• Seyfi Karabas and Judith Yarnall (transls.), Poems by Karacaoglan, A Turkish Bard (Bloomington, Indiana: Indiana University Turkish Series, 1996)
  • Avigdor Levy (ed.), The Jews of the Ottoman Empire (Princeton, New Jersey: Darwin Press: 1994)
  • Karen Barkey, Bandits and Bureaucrats: The Ottoman Route to State Centralization (Ithaca: Cornell University, 1994)
  • Kemal Silay, Nedim and the Poetics of the Ottoman Court (Bloomington, Indiana: Indiana University Turkish Studies Series, 1994)
  • Henry Glassie, Turkish Traditional Art Today (Bloomington, Indiana: Indiana University Press, 1993)
  • Halil Inalcik, The Middle East and the Balkans Under the Ottoman Empire: Essays on Economy and Society, (Bloomington, Indiana: Indiana University Turkish Series, 1993)
  • Heath W. Lowry and Donald Quataert (eds.), Humanist and Scholar: Essays in Honor of Andreas Tietze, (Istanbul: ISIS Press, 1992)
  • Aron Rodrigue (ed), Ottoman and Turkish Jewry, Community and Leadership (Bloomington, Indiana: Indiana University Turkish Series, 1992)
  • Fatma Müge Göçek, East Encounters West: France and the Ottoman Empire in the Eighteenth Century (New York & Washington, DC: Oxford University Press & ITS), 1987)
  • Aptullah Kuran, Sinan : The Grand Old Master of Ottoman Architecture (Washington, DC & Istanbul, Turkey, ITS & Ada Press, 1987*)

Controversies[edit]

  • In the 1980s, the Turkish government began founding a series of chairs in Turkish studies at major American universities (including the Atatürk chair in Turkish studies at Princeton University), and research centers like the Institute of Turkish Studies, founded in Washington, DC. These endeavors were to give a polished look to the academic's genocide denial. Some of the key members of the Institute, Stanford Shaw, Heath W. Lowry, and Justin McCarthy, argue against defining the Armenian events as genocide. In 1985, Lowry was instrumental in getting 69 academics to sign a letter against the recognition of the Armenian Genocide. The letter was printed in the New York Times and Washington Post.[6]
  • Amy M. Rubin, in the Chronicle of Higher Education, disclosed a petition of scholars that charge the Turkish government with a campaign to manipulate history to enforce its views of the Armenian Genocide. A year later, a story ran in the New York Times accusing Princeton of "fronting for the Turkish government." The university had accepted a large gift from Ankara to establish an Atatürk chair of Turkish studies, with the first occupant being Heath Lowry, executive director of the Institute of Turkish Studies,[7] in 1994.[8]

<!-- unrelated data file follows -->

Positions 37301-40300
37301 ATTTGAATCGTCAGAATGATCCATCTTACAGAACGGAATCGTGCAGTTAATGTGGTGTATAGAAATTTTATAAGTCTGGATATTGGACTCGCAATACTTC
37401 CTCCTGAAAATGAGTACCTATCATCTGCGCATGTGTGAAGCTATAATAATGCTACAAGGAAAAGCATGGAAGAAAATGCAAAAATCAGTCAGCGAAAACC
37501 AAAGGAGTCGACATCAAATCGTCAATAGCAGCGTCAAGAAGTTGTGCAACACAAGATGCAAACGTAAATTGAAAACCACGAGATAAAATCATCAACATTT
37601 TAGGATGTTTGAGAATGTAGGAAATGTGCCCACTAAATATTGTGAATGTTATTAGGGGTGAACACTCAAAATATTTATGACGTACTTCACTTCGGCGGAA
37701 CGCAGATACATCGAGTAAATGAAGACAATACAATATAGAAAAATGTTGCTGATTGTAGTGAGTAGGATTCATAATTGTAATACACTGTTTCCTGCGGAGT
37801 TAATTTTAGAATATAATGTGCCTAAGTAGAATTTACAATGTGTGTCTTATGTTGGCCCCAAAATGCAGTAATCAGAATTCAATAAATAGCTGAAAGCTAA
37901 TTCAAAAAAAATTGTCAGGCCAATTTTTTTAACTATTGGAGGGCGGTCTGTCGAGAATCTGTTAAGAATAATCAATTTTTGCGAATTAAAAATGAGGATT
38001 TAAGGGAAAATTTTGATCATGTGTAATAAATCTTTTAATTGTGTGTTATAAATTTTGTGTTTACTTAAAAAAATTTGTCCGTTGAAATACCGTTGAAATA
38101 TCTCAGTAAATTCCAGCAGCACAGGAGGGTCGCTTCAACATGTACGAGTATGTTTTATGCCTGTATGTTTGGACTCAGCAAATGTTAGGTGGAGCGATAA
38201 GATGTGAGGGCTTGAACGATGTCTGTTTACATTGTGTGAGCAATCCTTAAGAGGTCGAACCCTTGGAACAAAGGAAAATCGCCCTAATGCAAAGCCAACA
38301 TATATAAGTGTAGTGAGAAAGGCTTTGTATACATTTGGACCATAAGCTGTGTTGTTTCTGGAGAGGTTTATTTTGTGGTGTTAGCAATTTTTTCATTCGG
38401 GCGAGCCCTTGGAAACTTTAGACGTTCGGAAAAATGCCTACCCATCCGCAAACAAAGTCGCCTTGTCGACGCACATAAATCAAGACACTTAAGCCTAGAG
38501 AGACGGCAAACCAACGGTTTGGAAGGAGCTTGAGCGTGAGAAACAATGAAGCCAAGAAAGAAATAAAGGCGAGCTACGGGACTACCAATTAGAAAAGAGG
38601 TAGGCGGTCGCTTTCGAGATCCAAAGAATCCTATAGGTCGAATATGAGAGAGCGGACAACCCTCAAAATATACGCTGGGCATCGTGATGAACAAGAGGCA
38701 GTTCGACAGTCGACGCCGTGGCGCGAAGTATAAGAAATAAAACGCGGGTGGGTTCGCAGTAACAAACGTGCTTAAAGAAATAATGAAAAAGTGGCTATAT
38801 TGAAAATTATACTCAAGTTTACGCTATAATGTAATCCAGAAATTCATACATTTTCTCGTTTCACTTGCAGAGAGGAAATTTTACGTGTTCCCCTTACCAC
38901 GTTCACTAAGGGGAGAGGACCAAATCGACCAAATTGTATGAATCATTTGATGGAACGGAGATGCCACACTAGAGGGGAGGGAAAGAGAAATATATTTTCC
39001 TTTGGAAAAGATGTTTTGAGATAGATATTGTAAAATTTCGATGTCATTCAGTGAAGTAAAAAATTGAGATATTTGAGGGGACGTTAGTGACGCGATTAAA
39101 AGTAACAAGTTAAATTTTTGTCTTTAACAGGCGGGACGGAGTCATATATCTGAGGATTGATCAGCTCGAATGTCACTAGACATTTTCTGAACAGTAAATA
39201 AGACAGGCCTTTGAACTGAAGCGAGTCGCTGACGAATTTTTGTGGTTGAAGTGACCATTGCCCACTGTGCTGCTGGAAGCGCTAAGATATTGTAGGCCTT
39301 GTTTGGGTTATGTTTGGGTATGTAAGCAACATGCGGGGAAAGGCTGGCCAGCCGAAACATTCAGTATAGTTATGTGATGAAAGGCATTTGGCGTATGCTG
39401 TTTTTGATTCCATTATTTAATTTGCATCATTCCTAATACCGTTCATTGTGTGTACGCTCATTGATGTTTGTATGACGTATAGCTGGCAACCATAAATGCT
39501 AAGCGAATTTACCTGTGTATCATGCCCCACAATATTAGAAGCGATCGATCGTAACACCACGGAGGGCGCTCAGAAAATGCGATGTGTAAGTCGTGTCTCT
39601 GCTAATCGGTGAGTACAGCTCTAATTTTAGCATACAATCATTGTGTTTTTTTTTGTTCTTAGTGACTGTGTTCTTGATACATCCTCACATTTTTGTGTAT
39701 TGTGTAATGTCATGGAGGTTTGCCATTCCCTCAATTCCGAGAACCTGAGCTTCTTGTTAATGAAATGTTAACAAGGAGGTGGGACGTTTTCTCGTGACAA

• Donald Quataert, a professor of history at the State University of New York at Binghamton, served as chairman of the Institute of Turkish Studies board of governors from 2001 until 13 December 2006. He was forced to resign by Turkish Ambassador Nabi Sensoy after he refused to retract a scholarly book review in which Quataert wrote "what happened to the Armenians readily satisfies the U.N. definition of genocide."[11] A few years before, Quataert said, members of the board checked what they thought was an irrevocable blind trust "and to our surprise it turned out to be a gift that could be revoked by the Turkish government." But in the fall, around the same time that Congress was debating the Armenian Question, Quataert was asked to speak at a conference about what had happened at the institute. He told members of the Middle Eastern Studies Association that the ambassador told him he must issue a retraction of his book review or step down—or put funding for the institute in jeopardy.[11]
  • Since the May 27 letter from the scholars association was sent, several associate and full members of the board have left. Marcie Patton, Resat Kasaba and Kemal Silay resigned; Fatma Muge Gocek said she would resign as well.[11]

References[edit]

  1. ^ Hovannisian, Richard. Remembrance and Denial, p.274. Wayne State University Press, 1999. ISBN 0-8143-2777-X
  2. ^ Trinkle, Dennis A. The History Highway, p.124. M.E. Sharpe, 2006. ISBN 0-7656-1631-9.
  3. ^ Drobnicki, John A., and Richard Asaro, "Historical Fabrications on the Internet: Recognition, Evaluation, and Use in Bibliographic Instruction," in Di Su (ed.), Evolution in Reference and Information Services. Binghamton, New York: Haworth Press, 2001, ISBN 0-7890-1723-7, p. 136
  4. ^ Alan Fisher, "Letter to the Editor", The New York Times, May 28, 1996.
  5. ^ a b http://www.turkishstudies.org/index.html
  6. ^ MacDonald, David B. Identity Politics in the Age of Genocide, p.121. Routledge, 2008. ISBN 0-415-43061-5.
  7. ^ Peterson, Merrill D. "Starving Armenians", p.173. University of Virginia Press, 2004. ISBN 0-8139-2267-4.
  8. ^ Auron, Yair. The Banality of Denial, p.52. Transaction Publishers, 2004. ISBN 0-7658-0834-X.
  9. ^ Basbanes, Nicholas A. Patience & Fortitude, p.328-329. HarperCollins, 2003. ISBN 0-06-051446-9
  10. ^ Baets, Antoon de. Censorship of Historical Thought, p.472. Greenwood Publishing Group, 2002. ISBN 0-313-31193-5.
  11. ^ a b c Susan Kinzie (July 5, 2008). "Board Members Resign to Protest Chair's Ousting". Washington Post. 

External links[edit]